Q) Why is anti-MB Saudi Arabia working alongside pro-MB Turkey and pro-MB Qatar to topple the anti-MB government in Syria? As usual, the answer is money, pipelines, oil and gas! In 2009, Damascus rejected a proposal to have a Qatar-Saudi Arabia-[Syria]-Turkey pipeline traverse its territory, thereby stifling Sunni plans to sell gas from the Persian Gulf to Europe. Then, in 2010, Damascus approved a proposal for the construction of an Iran-Iraq-Syria pipeline that would transport gas from Persian Gulf to the Syrian coast for export to Europe. Can anyone think of a better reason for the US and NATO-backed Turkey-Arab Sunni Axis to covet regime change in Damascus?
Q) Apart from the threat Shia doctrine presents to the monarchy, why does Saudi Arabia feel so existentially threatened by Iran? Again, the answer is money, pipelines, oil and gas, along with refineries and the status and power that comes from wealth!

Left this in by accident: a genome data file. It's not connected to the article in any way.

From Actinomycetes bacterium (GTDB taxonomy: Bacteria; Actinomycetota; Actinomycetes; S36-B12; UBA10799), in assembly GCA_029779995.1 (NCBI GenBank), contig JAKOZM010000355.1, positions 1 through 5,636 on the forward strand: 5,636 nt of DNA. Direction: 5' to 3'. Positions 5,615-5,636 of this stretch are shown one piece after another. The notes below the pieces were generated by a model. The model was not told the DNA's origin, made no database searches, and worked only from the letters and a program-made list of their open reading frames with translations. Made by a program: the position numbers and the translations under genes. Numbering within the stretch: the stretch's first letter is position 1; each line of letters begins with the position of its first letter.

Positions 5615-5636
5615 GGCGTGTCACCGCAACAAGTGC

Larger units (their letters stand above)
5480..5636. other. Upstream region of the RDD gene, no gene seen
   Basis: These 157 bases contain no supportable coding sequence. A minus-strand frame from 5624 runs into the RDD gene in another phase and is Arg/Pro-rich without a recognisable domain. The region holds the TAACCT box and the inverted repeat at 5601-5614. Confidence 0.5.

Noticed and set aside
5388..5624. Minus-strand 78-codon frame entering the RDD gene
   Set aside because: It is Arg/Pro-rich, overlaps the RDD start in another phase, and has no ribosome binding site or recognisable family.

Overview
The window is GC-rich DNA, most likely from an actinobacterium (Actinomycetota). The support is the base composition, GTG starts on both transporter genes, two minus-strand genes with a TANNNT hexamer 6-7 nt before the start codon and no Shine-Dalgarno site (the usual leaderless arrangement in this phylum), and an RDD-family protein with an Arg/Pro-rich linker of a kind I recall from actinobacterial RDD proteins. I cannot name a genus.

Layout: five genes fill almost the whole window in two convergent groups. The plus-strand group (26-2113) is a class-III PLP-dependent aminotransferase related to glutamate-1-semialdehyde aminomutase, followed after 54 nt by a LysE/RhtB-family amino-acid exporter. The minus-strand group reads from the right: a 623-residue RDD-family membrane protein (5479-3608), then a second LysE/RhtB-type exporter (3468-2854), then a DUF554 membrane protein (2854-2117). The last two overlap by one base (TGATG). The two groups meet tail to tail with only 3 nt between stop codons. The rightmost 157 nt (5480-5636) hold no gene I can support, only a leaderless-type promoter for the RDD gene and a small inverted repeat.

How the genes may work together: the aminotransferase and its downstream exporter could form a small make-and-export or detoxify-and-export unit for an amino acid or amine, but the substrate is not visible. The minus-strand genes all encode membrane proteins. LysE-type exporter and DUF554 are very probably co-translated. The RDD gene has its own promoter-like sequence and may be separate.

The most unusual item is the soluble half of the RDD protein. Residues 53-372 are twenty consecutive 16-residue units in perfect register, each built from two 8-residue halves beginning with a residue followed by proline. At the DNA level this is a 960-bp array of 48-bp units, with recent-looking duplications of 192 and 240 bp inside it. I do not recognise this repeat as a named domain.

Though Shi’ites comprise only around 10 percent of Muslims worldwide (Sunni Islam having been spread worldwide by nomadic peoples), in the Middle East they comprise around 50 percent. More critically, in the lands around the oil and gas rich Persian Gulf – and that includes Saudi Arabia’s resource-rich Eastern Province – Shi’ites comprise around 80 percent. If Iran ever decided annex Eastern Province – ostensibly on the pretext of rescuing/liberating its persecuted Shi’ite majority – the Saudis would be back in the desert with nothing but camels and sand. And while the Saudis would still be custodians of the Two Holy Mosques (a profitable business indeed!), it is doubtful they could hold that position for long if Iran was in control of all the oil and gas in the region. When we consider all this in the light of the fact that Saudi Arabia’s military is no match for Iran’s, it is easy to understand why the kingdom will do virtually anything to retain its US security umbrella. [See composite map at the top of this article.]